Campbell’s Feb. 1831 description of Rigdon:
“…His instability I was induced to ascribe to a peculiar mental and corporeal malady, to which he has been subject for some years. Fits of melancholy succeeded by fits of enthusiasm accompanied by some kind of nervous spasms and swoonings which he has, since his defection, interpreted into the agency of the Holy Spirit, or the recovery of spiritual gifts, produced a versatility in his genius and deportment which has been increasing for some time.
I was willing to have ascribed his apostacy to this cause, and to a conceit which he cherished that within a few years, by some marvelous interposition, the long lost tribes of Israel were to be collected, had he not declared that he was hypocritical in his profession of the faith which he has for some time proclaimed. Perhaps this profession of hypocrisy may be attributed to the same cause.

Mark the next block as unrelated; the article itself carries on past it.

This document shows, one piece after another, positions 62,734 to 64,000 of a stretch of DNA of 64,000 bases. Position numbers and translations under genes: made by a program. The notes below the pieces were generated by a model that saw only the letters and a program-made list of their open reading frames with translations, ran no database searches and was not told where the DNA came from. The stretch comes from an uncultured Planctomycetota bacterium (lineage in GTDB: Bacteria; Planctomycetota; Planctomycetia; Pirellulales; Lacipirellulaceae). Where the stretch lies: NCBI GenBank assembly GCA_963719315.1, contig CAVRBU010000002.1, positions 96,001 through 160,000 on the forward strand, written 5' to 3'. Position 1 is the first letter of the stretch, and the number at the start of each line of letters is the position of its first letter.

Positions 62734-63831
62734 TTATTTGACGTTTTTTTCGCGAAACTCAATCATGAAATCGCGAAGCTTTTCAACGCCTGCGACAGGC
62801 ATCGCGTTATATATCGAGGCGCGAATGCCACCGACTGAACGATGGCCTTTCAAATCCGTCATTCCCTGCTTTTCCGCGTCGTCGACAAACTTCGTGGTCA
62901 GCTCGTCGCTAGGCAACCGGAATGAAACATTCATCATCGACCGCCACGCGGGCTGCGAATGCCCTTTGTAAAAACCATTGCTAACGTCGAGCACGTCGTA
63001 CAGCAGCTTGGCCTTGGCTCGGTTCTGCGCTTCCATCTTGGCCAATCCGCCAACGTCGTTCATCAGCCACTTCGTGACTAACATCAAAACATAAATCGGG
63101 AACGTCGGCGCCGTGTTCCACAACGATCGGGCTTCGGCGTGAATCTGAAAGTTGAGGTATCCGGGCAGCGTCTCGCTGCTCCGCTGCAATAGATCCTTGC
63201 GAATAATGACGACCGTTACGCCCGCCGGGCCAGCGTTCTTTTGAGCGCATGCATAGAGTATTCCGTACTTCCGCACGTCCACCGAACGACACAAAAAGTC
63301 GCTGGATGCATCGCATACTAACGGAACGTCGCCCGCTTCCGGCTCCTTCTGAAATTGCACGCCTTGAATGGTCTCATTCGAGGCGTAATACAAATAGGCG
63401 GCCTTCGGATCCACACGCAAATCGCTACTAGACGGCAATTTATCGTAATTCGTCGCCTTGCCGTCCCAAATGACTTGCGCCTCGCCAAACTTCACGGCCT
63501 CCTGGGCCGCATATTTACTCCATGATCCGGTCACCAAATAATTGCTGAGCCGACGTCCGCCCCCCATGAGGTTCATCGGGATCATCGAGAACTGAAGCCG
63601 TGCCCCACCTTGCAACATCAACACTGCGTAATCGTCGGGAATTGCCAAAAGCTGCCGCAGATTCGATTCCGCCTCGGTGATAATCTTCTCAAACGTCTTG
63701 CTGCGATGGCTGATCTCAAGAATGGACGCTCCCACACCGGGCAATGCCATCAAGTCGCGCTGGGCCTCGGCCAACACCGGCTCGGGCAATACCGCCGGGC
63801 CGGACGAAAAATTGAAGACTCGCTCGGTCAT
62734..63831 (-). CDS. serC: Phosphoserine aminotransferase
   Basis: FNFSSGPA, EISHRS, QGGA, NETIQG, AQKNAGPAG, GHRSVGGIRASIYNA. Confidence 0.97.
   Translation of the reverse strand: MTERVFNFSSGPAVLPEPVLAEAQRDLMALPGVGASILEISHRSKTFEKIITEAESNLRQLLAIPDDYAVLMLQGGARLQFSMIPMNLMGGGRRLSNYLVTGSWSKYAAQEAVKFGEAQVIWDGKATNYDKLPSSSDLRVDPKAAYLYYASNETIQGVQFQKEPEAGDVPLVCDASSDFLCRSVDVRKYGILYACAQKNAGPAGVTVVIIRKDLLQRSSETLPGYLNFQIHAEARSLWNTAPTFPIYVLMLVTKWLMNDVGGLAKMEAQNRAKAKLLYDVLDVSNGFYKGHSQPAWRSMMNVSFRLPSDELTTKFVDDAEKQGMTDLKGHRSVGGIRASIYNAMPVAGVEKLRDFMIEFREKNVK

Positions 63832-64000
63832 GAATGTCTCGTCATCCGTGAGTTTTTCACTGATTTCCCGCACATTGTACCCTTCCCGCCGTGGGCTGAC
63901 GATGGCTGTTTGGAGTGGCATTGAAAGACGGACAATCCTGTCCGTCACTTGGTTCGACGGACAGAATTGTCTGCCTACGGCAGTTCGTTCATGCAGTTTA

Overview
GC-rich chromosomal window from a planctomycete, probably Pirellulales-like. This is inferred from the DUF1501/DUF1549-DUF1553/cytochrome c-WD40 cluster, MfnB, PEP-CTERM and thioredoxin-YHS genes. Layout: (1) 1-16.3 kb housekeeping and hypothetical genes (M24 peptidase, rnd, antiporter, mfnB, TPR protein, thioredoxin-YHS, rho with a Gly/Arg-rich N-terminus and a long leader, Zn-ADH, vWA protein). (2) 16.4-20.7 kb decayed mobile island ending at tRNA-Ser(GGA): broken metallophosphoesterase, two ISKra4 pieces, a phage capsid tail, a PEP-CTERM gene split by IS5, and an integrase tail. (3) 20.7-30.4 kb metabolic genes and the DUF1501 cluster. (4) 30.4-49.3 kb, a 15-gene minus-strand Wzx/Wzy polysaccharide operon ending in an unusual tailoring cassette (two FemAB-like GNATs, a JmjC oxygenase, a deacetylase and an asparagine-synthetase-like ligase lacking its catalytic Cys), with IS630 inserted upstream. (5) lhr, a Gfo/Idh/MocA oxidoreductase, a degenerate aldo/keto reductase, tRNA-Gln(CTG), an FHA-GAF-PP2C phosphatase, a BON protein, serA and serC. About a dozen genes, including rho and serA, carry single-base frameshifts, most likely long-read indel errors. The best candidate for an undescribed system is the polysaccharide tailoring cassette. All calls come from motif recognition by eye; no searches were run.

This is the only hope I have in his case.”
“In the accident, he [Sidney] received such a concussion of the brain as ever afterward seriously affected his character, and in some respects his conduct. His mental powers did not seem to be impaired, but the equilibrium of his mental exertions seems thereby to have been sadly affected. He still manifested great mental activity and power, but to an equal degree was inclined to run into wild and visionary views on almost every question.”
Van Wagoner, p. 117